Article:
Waiting for the bus yesterday I counted the ideas – or bus myths – going through my mind. Now as anyone who catches the 104 (or indeed any bus anywhere) will know, the timetable bears scant relation to reality as it is experienced by the aspiring passenger. That is a given: what is interesting, however, is to categorise the myths that go through said passenger-in-waiting’s mind whilst scanning the horizon for that familiar blue shape. Here are some that I observed:
1. It’s time for the bus to come: therefore the bus will come
2. The bus is now late: therefore the bus will come
3. Another bus has gone in the opposite direction: therefore the bus will come
4. Lots of people have gathered at the stop: therefore the bus will come
5. I’m getting really fed up now: therefore the bus will come
6. I’m going to start walking: therefore the bus will come
7. I’ve actually started walking: therefore the bus will come
Only the last one is actually true, you know this from experience; which results in an internal dialogue about whether or not to start walking, intensified by the knowledge that if I’d started walking several minutes before I’d have reached the bus stop round the corner which enables me to catch several different buses. In the end the bus wasn’t too late, though it did sail inexplicably past several stops where people were waiting. On the other hand, coming back from Peter’s I caught the X3 almost immediately which took me at a slightly early hour to World Food Night.
World Food Night was a great evening at Bishop St Methodist Church. Here, just for good measure, is a picture of Hayri at Yesim’s who also supported Refugee Action on Friday.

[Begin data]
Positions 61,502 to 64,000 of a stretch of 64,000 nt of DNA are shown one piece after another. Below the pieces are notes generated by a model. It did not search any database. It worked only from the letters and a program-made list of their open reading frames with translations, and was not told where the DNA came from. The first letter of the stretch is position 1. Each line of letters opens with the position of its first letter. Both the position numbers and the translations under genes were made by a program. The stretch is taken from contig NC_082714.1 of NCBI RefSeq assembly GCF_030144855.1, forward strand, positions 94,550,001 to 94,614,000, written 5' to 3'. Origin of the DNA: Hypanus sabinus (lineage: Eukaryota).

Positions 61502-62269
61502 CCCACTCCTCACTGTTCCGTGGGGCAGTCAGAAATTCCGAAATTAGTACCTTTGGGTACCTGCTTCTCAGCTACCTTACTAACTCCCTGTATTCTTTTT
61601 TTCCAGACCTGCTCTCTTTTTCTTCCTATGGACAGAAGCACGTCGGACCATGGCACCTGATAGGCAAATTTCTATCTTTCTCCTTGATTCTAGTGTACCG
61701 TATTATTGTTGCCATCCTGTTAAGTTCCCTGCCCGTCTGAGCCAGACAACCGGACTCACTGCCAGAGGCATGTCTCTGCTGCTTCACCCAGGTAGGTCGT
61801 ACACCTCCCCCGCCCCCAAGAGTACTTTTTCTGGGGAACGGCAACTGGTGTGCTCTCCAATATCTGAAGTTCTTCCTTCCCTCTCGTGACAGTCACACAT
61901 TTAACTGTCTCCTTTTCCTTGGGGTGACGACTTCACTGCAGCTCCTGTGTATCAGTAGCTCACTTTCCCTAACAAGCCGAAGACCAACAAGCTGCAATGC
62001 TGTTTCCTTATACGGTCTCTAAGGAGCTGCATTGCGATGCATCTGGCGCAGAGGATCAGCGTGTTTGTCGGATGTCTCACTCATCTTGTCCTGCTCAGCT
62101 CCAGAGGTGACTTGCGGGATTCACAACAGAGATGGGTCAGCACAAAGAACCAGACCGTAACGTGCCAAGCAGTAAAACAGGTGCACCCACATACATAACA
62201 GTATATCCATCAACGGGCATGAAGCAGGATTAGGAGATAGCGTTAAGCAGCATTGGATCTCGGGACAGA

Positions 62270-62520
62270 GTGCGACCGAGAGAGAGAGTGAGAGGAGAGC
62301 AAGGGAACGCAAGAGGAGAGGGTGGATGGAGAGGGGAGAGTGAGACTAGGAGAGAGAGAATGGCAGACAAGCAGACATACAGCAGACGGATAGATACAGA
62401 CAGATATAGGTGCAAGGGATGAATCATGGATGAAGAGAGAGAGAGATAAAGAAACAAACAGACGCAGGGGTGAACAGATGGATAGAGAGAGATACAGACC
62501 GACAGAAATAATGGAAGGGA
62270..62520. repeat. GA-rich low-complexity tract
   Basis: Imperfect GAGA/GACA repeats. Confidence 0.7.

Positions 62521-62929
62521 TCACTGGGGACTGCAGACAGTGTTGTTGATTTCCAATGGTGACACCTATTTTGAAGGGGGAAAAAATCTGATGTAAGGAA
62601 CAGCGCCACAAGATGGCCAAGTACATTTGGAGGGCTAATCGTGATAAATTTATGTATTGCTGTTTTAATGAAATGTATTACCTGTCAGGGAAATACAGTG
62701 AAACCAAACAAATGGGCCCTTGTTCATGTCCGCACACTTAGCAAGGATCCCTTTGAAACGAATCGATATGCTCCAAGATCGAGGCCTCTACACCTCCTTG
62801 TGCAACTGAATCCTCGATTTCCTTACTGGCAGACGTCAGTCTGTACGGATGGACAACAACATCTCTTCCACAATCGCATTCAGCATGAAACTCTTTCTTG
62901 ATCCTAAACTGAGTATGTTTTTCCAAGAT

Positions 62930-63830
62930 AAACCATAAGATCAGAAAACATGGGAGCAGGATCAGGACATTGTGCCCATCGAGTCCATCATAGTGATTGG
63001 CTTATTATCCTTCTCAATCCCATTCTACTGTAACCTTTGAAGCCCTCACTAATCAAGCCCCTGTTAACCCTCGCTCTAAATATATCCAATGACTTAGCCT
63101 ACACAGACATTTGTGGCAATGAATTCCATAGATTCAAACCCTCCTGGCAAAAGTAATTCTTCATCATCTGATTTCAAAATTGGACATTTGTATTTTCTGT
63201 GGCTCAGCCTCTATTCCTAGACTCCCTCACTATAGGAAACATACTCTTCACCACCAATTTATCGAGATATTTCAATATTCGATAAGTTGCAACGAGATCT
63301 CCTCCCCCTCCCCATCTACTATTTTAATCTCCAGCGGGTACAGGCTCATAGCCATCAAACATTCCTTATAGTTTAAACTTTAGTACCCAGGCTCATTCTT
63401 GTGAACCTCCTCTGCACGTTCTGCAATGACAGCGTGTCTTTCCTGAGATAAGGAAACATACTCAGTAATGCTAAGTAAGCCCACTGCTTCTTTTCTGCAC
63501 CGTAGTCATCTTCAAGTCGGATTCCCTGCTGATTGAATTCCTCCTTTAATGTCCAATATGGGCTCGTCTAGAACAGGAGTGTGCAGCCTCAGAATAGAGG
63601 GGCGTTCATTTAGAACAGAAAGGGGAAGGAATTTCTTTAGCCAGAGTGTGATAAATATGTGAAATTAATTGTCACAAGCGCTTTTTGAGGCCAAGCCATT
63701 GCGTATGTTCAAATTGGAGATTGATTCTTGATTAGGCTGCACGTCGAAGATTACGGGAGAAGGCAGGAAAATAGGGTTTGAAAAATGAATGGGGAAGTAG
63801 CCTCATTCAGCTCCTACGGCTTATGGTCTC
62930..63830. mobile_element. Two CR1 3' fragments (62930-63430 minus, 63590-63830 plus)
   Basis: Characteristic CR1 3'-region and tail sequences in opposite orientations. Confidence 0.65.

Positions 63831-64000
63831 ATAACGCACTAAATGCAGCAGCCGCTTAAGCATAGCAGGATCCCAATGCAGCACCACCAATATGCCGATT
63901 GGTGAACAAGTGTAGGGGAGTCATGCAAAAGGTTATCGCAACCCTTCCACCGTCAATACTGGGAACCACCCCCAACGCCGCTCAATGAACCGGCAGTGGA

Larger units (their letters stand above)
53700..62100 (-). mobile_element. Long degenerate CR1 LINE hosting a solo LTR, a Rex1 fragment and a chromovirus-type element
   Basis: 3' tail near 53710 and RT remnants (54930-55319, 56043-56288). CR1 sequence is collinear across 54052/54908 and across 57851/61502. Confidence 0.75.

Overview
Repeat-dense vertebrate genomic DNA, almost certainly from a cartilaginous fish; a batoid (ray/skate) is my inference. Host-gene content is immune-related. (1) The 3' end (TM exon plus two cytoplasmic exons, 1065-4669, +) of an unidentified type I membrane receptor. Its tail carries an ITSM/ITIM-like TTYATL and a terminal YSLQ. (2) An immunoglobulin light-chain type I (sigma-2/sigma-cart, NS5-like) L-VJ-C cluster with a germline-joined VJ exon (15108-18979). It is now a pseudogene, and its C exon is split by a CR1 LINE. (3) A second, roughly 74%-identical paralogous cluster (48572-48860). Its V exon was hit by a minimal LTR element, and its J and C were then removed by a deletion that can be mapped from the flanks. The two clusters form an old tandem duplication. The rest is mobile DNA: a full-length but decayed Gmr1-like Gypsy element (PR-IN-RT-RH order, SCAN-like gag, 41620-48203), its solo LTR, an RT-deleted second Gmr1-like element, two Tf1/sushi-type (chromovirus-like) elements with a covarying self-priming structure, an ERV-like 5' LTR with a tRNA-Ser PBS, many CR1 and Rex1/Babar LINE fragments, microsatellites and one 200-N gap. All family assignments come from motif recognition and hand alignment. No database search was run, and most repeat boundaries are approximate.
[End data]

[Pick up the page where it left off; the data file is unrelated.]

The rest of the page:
About 50 people showed up at Bishop St; my poetry was well-received, the food was great and I’m told they raised at least £200 for Refugee Action.
Unfortunately the music couldn’t be heard properly as a result of both poor PA and awkward acoustics – but still, we had a good chat with some people and there arose some possible opportunities for future performances and sales of my e-b0ok:
My talk at Tomatoes was also well-received. Actually it wasn’t so much a talk as a descent into silence: rather than talking about the theme of excess noise I thought it would be good to experience silence, so I got people to count down from 10 (a shout) to 1 (a whisper) and then mouth the word ‘zero’ silently, after which we experienced listening to the sound of our own breath. Everyone was quiet and it was great.
Terry Nation is not Dead
Apparently the designer of the Daleks is dead. I always thought that was Terry Nation, but it seems he just came up with the idea, though he is invariably credited with inventing them. Is this another example of intellectual activity having a higher status than practical action?
I think we should be told.
And speaking of intellectual activity, it’s ‘Drink and Think’ tomorrow night. 8 pm at the Ale Wagon, and the subject is, ‘Are We an Arrogant Species?’ I’d better start thinking about that – although since I’m facilitating I probably won’t be opining much.
See you there!